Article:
My Story: Tammy Robinson
Tammy Robinson has been a Carinity Home Care Lifestyle Carer for two years, although she has worked in aged care for most of her life.
From volunteering in the local aged care community at the age of 12, to now supporting clients in their own homes, Tammy calls this work her true life purpose.
However, in 2019 Tammy found a second passion that she pursues outside of work – volunteering to help disadvantaged teenagers attend their school formals.
“I heard about programs in other cities that collected formal gowns and suits for students whose families were struggling financially and decided I wanted to help,” Tammy said.
“However, I soon realised it didn’t make a lot of sense to send these garments away when there was so much need locally in my area of Logan.
“My son Kaleb was in grade 12 at the time so I knew what an important event the school formal was in the lives of young people and I didn’t want anyone to miss out.
“He encouraged me to start my own program helping the kids in Logan. I was hesitant at first but put a call out on my Facebook page asking my friends and family for donations, and it just blew up with everyone sharing my posts. From day one, the community support has been amazing.
“I was so excited when my first student walked through the door to look through the dresses I had collected, and within two and a half months I’d dressed 236 students! That sealed it for me – Formally Ever After was born and I haven’t looked back.”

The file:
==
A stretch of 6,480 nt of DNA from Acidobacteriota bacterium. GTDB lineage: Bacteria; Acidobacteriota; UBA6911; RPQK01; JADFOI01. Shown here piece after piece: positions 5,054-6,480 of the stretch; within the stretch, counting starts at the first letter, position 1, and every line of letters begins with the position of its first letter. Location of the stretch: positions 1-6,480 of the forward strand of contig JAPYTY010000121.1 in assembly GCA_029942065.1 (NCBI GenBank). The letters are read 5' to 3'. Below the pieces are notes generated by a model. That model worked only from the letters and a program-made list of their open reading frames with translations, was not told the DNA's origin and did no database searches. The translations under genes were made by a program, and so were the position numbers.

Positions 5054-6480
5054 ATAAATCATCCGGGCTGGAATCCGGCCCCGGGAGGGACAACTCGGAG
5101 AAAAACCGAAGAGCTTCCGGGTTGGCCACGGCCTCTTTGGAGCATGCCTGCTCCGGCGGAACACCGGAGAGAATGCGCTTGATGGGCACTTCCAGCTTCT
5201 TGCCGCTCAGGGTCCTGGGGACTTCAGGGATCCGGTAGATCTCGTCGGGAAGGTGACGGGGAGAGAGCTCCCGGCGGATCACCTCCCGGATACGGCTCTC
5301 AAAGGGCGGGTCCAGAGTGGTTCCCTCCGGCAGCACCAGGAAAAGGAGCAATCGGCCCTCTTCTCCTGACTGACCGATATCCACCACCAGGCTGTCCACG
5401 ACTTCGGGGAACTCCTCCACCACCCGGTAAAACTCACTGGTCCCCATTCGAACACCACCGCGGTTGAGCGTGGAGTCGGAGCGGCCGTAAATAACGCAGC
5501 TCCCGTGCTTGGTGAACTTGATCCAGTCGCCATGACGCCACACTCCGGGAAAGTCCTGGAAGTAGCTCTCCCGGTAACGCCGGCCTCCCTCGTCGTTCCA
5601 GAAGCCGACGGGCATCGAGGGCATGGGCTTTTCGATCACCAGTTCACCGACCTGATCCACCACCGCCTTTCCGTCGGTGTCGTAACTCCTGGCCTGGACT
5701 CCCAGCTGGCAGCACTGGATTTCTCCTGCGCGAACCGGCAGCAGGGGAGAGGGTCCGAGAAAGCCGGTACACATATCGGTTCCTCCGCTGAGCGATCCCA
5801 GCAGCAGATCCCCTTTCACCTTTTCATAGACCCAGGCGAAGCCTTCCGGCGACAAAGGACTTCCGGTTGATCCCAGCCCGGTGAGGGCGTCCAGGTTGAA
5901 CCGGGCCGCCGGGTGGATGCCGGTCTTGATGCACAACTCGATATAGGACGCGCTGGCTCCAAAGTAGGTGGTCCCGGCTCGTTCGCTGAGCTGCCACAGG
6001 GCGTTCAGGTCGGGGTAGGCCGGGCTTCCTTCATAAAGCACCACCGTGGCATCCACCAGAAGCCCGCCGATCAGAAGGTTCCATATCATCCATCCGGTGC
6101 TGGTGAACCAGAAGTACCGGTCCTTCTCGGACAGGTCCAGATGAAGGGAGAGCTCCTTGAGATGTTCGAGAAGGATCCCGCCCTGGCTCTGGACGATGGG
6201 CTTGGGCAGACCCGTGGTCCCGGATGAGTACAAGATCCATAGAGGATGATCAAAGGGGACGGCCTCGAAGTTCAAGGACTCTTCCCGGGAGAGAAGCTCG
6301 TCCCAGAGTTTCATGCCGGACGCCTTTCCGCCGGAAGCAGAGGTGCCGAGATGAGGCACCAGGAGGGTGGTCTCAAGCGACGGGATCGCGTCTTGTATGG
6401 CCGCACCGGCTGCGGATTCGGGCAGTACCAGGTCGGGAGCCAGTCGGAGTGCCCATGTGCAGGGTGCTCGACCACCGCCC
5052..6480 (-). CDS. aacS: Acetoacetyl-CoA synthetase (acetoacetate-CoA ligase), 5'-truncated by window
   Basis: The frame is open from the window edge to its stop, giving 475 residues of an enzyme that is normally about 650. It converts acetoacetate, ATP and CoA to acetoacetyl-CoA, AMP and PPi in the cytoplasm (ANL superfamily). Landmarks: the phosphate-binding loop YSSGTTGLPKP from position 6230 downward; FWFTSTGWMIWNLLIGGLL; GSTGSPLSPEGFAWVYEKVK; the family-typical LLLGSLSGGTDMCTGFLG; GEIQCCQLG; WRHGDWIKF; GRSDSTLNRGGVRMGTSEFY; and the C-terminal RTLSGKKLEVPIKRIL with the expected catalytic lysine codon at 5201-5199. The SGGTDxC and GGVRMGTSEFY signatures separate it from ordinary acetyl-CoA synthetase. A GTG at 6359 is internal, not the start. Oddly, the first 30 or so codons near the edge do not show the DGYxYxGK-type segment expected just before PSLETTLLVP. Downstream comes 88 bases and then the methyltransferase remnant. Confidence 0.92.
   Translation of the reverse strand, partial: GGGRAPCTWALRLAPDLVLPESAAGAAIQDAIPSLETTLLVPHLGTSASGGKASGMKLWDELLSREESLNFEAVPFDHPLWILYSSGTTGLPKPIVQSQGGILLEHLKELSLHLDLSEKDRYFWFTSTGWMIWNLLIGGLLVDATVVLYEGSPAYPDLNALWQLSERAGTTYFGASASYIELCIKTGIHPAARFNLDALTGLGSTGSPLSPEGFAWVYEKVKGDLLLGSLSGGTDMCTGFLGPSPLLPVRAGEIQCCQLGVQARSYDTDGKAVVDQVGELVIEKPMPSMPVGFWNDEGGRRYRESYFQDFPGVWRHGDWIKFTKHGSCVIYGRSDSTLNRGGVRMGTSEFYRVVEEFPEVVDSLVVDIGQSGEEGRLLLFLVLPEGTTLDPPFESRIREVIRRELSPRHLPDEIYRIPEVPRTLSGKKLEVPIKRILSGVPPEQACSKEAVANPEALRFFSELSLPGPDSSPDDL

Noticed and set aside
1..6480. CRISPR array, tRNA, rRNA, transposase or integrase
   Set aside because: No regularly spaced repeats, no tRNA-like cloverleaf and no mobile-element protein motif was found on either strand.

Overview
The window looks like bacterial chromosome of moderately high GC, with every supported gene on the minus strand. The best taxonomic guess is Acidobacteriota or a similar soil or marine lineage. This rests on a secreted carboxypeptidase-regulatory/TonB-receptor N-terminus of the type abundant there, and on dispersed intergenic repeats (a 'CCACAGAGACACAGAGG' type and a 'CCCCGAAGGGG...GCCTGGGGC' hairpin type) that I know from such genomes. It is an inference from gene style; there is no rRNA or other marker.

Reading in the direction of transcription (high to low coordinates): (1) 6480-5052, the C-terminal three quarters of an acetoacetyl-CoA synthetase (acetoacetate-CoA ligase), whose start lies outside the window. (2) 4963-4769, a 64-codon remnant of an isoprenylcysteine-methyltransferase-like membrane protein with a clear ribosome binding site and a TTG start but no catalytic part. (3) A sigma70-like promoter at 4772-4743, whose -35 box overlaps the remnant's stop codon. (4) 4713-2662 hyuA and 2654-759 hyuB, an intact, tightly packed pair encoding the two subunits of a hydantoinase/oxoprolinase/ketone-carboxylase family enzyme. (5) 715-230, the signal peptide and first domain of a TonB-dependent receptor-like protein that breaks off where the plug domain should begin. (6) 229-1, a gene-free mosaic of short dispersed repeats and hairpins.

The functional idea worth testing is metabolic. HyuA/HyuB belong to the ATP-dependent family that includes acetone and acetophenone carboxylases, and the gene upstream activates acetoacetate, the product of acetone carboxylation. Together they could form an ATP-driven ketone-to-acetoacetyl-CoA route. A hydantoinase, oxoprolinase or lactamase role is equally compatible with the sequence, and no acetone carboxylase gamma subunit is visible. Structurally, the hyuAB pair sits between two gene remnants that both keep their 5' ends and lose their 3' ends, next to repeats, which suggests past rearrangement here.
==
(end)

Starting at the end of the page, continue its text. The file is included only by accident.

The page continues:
She’s lost count of how many dresses, suits and accessories are in her collection, saying they take up the entire downstairs level of her home.
Tammy said it makes her heart happy to see all the students and families find their perfect outfit so they can attend their formals feeling confident, amazing and equal. This is something she didn’t get to experience herself as a young person.
“I didn’t go to my school formal because we grew up poor and I always felt and looked different. By year 12 I was over feeling like I wasn’t enough so I skipped the formal and started working,” she said.
“I think my earlier life in women’s shelters and housing commission, surrounded by domestic violence, really helps me relate to a lot of the people who come to get support as I understand what it’s like to not have enough.
“I believe what I’m doing is important because it shows our young people that kindness is free. It empowers them and lets them see that the whole community cares about them.
“I have to say also that Formally Ever After has saved my life. There was a period where I lost three brilliant women who meant so much to me within six weeks of each other – my good friend, adopted mum and grandmother.
“When they passed, I was going through so much grief and wanted to stay on the floor crying but I found myself getting up and seeing the students.
“I realised that through giving, my heart healed a little; it gave me purpose and helped me get back to loving life.”
While Formally Ever After occupies much of Tammy’s time, she has no plans to quit her day job.
“I absolutely love working in aged care as I get to hang out with really amazing humans every day who have led such wonderful lives,” she said.
“It’s an honour to help our clients stay in their homes and continue to live the life they want with a little bit of support from us.”
“I feel so lucky I get to pursue my life purpose through both work and volunteering, as they are equally important.”